Wal-Mart Employees Strike for Worker’s Rights
We reported last week that yet another lawsuit has been filed against the Wal-Mart Corporation because of the company’s sexist handling of salaries, raises, and promotions for female workers.
Wal-Mart workers made the news yet again last week in a record-breaking strike. For the first time in Wal-Mart’s 50-year history, retail workers in multiple store locations are organizing and striking against the company with a now infamous legacy of employee exploitation and discrimination. Employees from 28 Wal-Mart stores in 12 states participated in Tuesday’s strike.
Wal-Mart represents a huge part of the US economy— a full 2.3% of the country’s Gross Domestic Product—and data about Wal-Mart is used by policy makers at the Federal Reserve to understand US labor markets. American businesses and consumers clearly understand the sheer power of Wal-Mart’s place in the US economy—the media is already speculating about the potential side effects of Wal-Mart employees threatening to strike on capitalism’s biggest day of the year, Black Friday.
These strikes could be a game-changer for Wal-Mart workers and other low-wage employees who are exploited in the labor market. Wal-Mart employees have never been formally unionized despite decades of poverty wages and pay discrimination. Recent strikes have demonstrated a push towards unionization in the retail workplace.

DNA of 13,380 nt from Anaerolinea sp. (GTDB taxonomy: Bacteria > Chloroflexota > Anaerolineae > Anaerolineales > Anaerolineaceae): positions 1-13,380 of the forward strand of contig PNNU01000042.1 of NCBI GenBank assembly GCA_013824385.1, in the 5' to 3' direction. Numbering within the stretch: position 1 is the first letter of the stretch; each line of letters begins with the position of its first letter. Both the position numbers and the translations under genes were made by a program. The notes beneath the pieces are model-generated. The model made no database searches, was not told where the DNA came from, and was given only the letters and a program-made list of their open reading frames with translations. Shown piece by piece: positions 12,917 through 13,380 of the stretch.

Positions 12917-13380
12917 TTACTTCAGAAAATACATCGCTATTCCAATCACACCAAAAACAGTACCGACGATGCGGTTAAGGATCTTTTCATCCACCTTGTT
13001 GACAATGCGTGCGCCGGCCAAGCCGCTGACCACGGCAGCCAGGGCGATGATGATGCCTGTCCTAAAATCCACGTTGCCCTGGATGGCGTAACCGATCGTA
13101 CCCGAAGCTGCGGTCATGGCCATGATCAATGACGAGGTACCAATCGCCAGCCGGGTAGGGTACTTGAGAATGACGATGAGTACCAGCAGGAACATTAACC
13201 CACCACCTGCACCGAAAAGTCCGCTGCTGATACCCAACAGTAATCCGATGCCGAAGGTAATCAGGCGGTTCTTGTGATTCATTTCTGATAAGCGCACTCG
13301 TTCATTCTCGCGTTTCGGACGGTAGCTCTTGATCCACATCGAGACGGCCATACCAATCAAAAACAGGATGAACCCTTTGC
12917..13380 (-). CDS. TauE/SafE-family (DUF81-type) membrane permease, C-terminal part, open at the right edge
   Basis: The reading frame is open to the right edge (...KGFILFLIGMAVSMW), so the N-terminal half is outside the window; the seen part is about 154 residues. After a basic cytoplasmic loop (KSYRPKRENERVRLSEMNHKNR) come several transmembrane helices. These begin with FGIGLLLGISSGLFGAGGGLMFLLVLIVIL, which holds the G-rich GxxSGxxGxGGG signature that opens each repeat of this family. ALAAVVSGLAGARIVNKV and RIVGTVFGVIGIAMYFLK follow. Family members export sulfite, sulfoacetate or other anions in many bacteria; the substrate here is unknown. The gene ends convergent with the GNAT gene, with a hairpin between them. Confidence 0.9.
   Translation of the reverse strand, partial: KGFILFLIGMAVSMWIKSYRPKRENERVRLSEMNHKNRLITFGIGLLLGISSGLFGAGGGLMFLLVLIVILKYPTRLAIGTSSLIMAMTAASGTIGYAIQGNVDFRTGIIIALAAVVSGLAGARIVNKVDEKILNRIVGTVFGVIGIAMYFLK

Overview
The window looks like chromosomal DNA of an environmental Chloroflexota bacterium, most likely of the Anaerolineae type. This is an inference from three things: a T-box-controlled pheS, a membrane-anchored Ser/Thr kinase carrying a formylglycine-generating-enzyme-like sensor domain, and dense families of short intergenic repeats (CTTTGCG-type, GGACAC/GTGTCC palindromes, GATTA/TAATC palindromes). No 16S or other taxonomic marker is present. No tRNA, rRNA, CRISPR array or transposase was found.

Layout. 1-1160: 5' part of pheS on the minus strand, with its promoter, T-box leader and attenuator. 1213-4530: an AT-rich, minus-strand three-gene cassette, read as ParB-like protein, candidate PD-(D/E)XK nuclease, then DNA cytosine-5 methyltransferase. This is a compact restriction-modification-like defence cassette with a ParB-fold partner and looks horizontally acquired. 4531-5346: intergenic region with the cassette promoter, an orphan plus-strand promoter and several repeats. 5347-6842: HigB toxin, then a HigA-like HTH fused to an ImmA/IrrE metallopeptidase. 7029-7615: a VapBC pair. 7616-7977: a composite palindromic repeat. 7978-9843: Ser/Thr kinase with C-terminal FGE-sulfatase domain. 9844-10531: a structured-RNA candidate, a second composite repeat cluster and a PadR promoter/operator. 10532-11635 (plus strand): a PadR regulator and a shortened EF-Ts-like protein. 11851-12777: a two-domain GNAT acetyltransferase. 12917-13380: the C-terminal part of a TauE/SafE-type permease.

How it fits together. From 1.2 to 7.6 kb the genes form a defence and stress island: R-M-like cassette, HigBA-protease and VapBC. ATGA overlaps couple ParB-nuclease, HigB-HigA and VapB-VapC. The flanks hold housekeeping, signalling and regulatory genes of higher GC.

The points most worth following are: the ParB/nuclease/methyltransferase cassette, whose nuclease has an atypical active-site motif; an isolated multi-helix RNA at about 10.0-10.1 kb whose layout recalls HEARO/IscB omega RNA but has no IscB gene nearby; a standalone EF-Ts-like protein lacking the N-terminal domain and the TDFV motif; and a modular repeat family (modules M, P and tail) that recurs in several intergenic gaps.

In response to increasing strikes, Wal-Mart spokesperson Dan Fogleman has played down their potential impact, stating:
“There is nothing new, nor historic, about the fact that labor unions want to organize Walmart. Their rally was just the latest publicity stunt by [the United Food & Commercial Workers union] to seek media attention in order to further its political agenda and financial objectives.” 1
The rights of corporations should never trump the rights of workers to labor free from discrimination, unfair pay, harassment, poor working conditions, insufficient sick days, and poverty wages. With the holiday season approaching, these strikes have the ability to make an even larger statement about how consumerism dominates American society at the expense of the fair rights and dignity of retail workers and other low-wage employees.
Wal-Mart workers are still planning to strike on Black Friday if their demands are not met by the corporation.
Written by Brenna McCaffery